For the very first time last year at its annual Yom Hashoah ceremony, Yad Vashem honored the 275,000 disabled victims of the Holocaust—those killed first by the Nazis.

The man who helped bring about this development was Albert Shaltiel, founder of the ILAI Fund, an organization that improves the lives of underprivileged families with special-needs children. This year, Shaltiel and his son, Ilai, laid two wreaths at the ceremony. One was laid on behalf of Robert Kahen, president of the Iranian American Jewish Federation of New York, and the federation’s members.

It might seem odd that Shaltiel—who was born and raised in Iran, and has no familial ties to Europe or to the atrocities that took place there—would be the one to initiate such a ceremony. Yet he says it is precisely because of his singular and, at times, spine-chilling, life story—in which he came within a hairs breadth of death at the hands of the brutal Islamist regime—that he is in a position to issue a clarion call to stand up and to fight for those who cannot.

When we say never again, we mean it,he said. “Yet another Holocaust could happen in a few years. When Iran says it wants to wipe us out, it also means it. We have to take this message seriously. Its not just a curse, its an ambition they long for in both doctrine and prayers.

He noted that Iran is fulfilling that ambition with terrorist proxies in the north, with Hezbollah in Lebanon and Syria, and in the south, in Gaza.

“Iran has tentacles everywhere,” said Shaltiel. “Just this week, we saw that the IDF killed Hamed al-Khoudary, a Hamas terrorist who was also Iran’s main man in Gaza. He was in charge of transferring funds from Iran for the terrible assault we are now seeing on Israel’s south.”

Shaltiel lectures widely, retelling his life story. He does this, he says, because he is determined to make others understand the existential danger the Jewish people face from Iran.

Israeli Prime Minister Benjamin Netanyahu lays a wreath at a state ceremony at Yad Vashem Holocaust museum and memorial in Jerusalem on Holocaust Remembrance Day on April 12, 2018, the first year that 275,000 disabled victims of the Holocaust were honored there. Photo by Hadas Parush/Flash90.

‘The feedback we’ve had has been amazing’

Born just shy of a decade before the 1979 Iranian Revolution, Shaltiel has memories of early childhood in a proudly Zionist home and a wealthy family. That all changed, however, with the overthrow of the Shah and the rise of the new Islamic republic lead by Ayatollah Khomeini. A reign of tyranny cast its shadow over Iran, one in which Israel was viewed as “the Little Satan,” shepherded by its stronger and no less satanic big brother, America.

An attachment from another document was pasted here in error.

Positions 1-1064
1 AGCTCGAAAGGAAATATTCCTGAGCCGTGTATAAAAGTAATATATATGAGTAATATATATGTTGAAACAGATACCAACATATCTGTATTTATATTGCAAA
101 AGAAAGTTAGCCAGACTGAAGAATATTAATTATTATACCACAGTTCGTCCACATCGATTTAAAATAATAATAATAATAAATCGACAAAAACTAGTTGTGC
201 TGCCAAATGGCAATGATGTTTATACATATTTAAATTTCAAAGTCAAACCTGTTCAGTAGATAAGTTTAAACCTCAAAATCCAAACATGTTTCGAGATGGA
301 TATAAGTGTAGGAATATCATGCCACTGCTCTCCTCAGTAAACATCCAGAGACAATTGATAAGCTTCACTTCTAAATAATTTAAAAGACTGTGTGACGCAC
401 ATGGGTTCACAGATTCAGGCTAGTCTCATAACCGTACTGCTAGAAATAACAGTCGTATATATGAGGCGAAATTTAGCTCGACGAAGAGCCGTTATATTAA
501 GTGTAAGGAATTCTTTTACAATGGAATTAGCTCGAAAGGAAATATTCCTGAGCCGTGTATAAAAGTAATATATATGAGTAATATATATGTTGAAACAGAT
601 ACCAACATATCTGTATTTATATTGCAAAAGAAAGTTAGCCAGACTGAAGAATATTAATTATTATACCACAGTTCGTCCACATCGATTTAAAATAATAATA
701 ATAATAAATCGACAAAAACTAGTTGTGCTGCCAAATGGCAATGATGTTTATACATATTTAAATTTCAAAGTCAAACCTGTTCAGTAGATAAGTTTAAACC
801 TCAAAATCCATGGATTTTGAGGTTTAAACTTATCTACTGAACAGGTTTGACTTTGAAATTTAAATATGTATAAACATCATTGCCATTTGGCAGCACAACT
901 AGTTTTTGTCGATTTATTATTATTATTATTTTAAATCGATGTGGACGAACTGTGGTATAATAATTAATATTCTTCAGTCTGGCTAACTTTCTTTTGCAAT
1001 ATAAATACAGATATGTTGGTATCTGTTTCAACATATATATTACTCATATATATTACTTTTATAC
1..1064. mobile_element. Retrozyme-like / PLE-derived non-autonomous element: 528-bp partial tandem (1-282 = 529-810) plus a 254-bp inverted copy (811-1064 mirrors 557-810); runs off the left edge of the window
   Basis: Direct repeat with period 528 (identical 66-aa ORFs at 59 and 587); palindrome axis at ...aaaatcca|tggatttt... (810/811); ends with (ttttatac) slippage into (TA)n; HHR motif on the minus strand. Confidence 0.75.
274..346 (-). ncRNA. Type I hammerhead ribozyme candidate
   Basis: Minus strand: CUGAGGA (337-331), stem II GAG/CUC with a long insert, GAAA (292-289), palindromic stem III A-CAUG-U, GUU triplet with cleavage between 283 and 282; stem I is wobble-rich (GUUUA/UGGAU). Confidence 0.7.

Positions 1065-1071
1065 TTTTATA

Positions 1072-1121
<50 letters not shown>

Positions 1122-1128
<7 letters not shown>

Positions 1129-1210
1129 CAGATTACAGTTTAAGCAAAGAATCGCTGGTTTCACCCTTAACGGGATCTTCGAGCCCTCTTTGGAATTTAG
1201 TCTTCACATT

At 16, Shaltiel was made to take part in paramilitary exercises before being drafted into the Iranian army to fight against Iraq. A few months later, he made his daring escape.

Shaltiel’s journey out of Iran, through Afghanistan and Pakistan, saw him nearly dying at the hands of Iranian guards, who caught him amid cargo being transported by smugglers. He was imprisoned with a group of Baluchi tribesmen, who eventually took him with them when they made their own escape. He made his way to Austria and from there to the United States.

He settled first in Los Angeles and then in New York before making aliyah in 1998. It was while he was living in Great Neck, N.Y., that he first became acquainted with the IAJF.

For the past six years, the IAJF has partnered with the ILAI Fund, funding programs such as the iCan-iPad program, which provides iPads installed with software based on the Applied Behavior Analysis (ABA) approach, allowing children with autism and other disabilities to express their feelings and needs.

“From the get-go, the project was a huge success,” said Shaltiel. “Now I realize it’s more than that; it’s a miracle. The feedback we’ve had has been amazing. Suddenly, children who cannot speak can say when they are in pain or when they’re thirsty. And they can tell those close to them that they love them.”

Shaltiel says that despite everything he’s gone through, he wouldn’t want any part of his life changed.

“When I look back, despite it all, I can be thankful for the Islamic Revolution since that was the main reason for me to escape Iran and eventually live in my real homeland, so my children could become Israelis,” he said. “And I’ve had the tremendous [merit] of establishing ILAI Fund and meeting such wonderful people—both the children themselves and those who want to help them.”